Halloween, when you think too hard about it, is one of the most bizarre traditions in our culture. (I imagine this was why LO last year was so thrilled to get two suckers at the first house we stopped by that he was perfectly happy to then go home. Because why on earth would it be okay to suddenly don a costume and hit up all the neighbors for candy by threatening them with a trick should said candy not be forthcoming?)

The reason why this tradition of trick-or-treating works is because we all agree to it. We have a social contract--kids get to dress up as heroes and monsters, and in exchange, we're willing to give them treats when they knock on our doors. The uncostumed kids--who, it could be argued, are too old to trick-or-treat regardless--are breaking that social contract. That just helps show how weird our tradition is, and makes it eminently reasonable for people to opt out.

As someone who loves Halloween, that makes me sad. I want LO and BB to have the same kind of lovely memories of costumes, candy, exploration, neighbors, and delicious scares that I do.

A breakdown in Halloween's social contract might jeopardize that.



devbd said:

Like this blog.

November 2, 2013 1:45 PM

livingcheapinpa said:

I agree.  When I was 12 years old my parents said it was my last year for trick-or-treating.  It was like that for all 3 of us kids (we are all now in our 40s).  I wonder if the teenagers and lazy adults are trying to intimidate (for lack of a better word) people for candy--we won't egg your house or car if you give us candy.  So lazy.  I loved to see the little ones so excited and happy.  My new neighborhood has no lights on for Halloween and I'm glad I don't have to see teens/adults abusing the evening, but I do miss the wee ones!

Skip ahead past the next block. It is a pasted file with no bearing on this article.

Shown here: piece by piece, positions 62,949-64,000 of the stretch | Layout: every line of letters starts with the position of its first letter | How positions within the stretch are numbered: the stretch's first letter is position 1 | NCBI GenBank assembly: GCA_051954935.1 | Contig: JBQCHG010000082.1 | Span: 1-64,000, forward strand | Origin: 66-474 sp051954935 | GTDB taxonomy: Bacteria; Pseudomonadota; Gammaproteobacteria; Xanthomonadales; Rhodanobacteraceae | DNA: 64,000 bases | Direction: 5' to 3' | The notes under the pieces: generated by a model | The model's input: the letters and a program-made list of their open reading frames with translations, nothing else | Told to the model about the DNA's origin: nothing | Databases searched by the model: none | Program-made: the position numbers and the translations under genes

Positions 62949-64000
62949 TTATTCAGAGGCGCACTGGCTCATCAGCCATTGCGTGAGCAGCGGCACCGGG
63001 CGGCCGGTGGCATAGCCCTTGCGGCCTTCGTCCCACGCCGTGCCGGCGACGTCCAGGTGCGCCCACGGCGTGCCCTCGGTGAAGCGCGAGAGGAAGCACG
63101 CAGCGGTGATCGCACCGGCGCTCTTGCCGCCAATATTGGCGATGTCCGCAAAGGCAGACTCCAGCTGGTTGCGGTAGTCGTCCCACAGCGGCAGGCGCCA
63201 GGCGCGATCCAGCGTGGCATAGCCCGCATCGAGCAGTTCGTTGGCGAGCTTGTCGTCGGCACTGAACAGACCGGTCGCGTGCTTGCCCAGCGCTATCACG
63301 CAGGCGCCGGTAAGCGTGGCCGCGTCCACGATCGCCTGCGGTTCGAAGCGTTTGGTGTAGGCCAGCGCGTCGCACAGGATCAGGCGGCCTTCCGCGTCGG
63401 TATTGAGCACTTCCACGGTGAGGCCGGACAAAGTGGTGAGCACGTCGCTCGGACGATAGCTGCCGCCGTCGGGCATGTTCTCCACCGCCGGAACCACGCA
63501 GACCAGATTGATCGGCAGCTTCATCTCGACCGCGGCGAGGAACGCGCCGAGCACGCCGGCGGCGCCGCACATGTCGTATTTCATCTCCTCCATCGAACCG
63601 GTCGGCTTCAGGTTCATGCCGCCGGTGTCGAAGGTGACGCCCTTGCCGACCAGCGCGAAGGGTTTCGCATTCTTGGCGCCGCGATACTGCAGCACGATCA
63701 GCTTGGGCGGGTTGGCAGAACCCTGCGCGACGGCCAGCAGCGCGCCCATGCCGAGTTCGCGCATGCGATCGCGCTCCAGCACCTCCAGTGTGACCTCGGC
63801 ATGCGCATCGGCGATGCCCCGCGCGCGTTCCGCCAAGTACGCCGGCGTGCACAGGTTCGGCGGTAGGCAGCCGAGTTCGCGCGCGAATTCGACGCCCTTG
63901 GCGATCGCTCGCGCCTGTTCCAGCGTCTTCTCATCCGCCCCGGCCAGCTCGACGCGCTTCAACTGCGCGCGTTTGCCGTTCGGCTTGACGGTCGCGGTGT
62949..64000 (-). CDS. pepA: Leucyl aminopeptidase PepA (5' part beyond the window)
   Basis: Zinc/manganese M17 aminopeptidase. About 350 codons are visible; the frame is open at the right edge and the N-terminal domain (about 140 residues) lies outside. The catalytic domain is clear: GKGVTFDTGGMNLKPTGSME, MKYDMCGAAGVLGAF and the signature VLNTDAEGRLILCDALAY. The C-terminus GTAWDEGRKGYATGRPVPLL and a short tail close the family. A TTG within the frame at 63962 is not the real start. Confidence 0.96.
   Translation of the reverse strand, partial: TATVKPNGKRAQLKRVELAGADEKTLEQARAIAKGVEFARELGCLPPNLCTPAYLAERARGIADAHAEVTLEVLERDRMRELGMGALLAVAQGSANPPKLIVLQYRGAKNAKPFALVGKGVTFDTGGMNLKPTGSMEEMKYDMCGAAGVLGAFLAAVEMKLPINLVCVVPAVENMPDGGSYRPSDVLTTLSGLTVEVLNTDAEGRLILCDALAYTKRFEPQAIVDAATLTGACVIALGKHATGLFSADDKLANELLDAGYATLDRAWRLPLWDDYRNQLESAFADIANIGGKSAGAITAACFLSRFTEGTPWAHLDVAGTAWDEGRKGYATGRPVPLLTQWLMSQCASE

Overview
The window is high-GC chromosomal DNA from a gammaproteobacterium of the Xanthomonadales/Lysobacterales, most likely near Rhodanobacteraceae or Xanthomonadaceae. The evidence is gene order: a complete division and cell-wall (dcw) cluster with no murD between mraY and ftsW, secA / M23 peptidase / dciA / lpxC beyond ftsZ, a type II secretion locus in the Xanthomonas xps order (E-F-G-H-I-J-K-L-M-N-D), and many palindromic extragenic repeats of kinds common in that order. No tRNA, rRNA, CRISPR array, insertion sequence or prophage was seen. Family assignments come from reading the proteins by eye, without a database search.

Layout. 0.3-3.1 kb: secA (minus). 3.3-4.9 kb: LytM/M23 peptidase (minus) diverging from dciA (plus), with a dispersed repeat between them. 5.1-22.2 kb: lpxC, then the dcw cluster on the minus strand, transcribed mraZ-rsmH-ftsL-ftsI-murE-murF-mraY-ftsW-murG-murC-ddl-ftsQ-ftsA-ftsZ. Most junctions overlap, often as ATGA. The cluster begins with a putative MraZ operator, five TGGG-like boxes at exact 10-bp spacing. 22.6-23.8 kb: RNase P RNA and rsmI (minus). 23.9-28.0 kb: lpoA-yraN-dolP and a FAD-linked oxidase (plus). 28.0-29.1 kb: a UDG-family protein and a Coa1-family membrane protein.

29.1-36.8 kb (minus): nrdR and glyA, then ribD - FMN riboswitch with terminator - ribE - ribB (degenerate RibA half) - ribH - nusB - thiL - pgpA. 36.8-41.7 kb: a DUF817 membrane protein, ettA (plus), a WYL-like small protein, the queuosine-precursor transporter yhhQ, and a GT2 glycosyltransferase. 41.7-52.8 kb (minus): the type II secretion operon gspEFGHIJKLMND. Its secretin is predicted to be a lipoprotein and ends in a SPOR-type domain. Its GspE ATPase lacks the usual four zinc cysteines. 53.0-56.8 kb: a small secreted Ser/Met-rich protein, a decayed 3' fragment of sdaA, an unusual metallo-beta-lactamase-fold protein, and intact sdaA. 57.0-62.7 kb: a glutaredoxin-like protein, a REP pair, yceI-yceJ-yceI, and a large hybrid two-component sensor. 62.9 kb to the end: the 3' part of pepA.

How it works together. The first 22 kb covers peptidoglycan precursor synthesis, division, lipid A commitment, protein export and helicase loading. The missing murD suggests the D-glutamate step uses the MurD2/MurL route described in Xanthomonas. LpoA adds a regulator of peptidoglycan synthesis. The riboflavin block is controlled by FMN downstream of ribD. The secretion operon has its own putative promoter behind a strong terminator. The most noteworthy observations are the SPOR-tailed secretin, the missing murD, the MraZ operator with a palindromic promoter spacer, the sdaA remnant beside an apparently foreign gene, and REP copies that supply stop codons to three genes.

November 4, 2013 1:48 PM

haverwench said:

My rule is this: Anyone who shows up in costume can get candy, and I won't demand that they show proof of being 13 or younger. Anyone who shows up without a costume is going to get asked, "What are you?" If they can come up with a convincing answer (such as "I'm a psychopath; we look just like everyone else"), then that's worth a piece of candy. Otherwise, no dice.

And when I say candy, by the way, I mean candy, not these supposedly healthier treats that some folks are now trying to get us all to hand out instead. I mean, come on, this holiday is supposed to be about breaking all the rules: going out late, pretending to be someone you're not, demanding treats from your neighbors. If you can't have sugar on Halloween, when the heck can you have it? It's only once a year, for crying out loud; do they really think this is what's responsible for childhood obesity?

November 6, 2013 1:35 PM

frugal_fun said:

I agree on the no need for an arbitrary age cut off for trick or treating *if* there's a costume. Our 13 year old went this year as Dr. Who.

We lucked out in our neighborhood - the adults get into costume and all the teenagers put some work into theirs. We had kind of a neat Halloween this year.

November 6, 2013 8:52 PM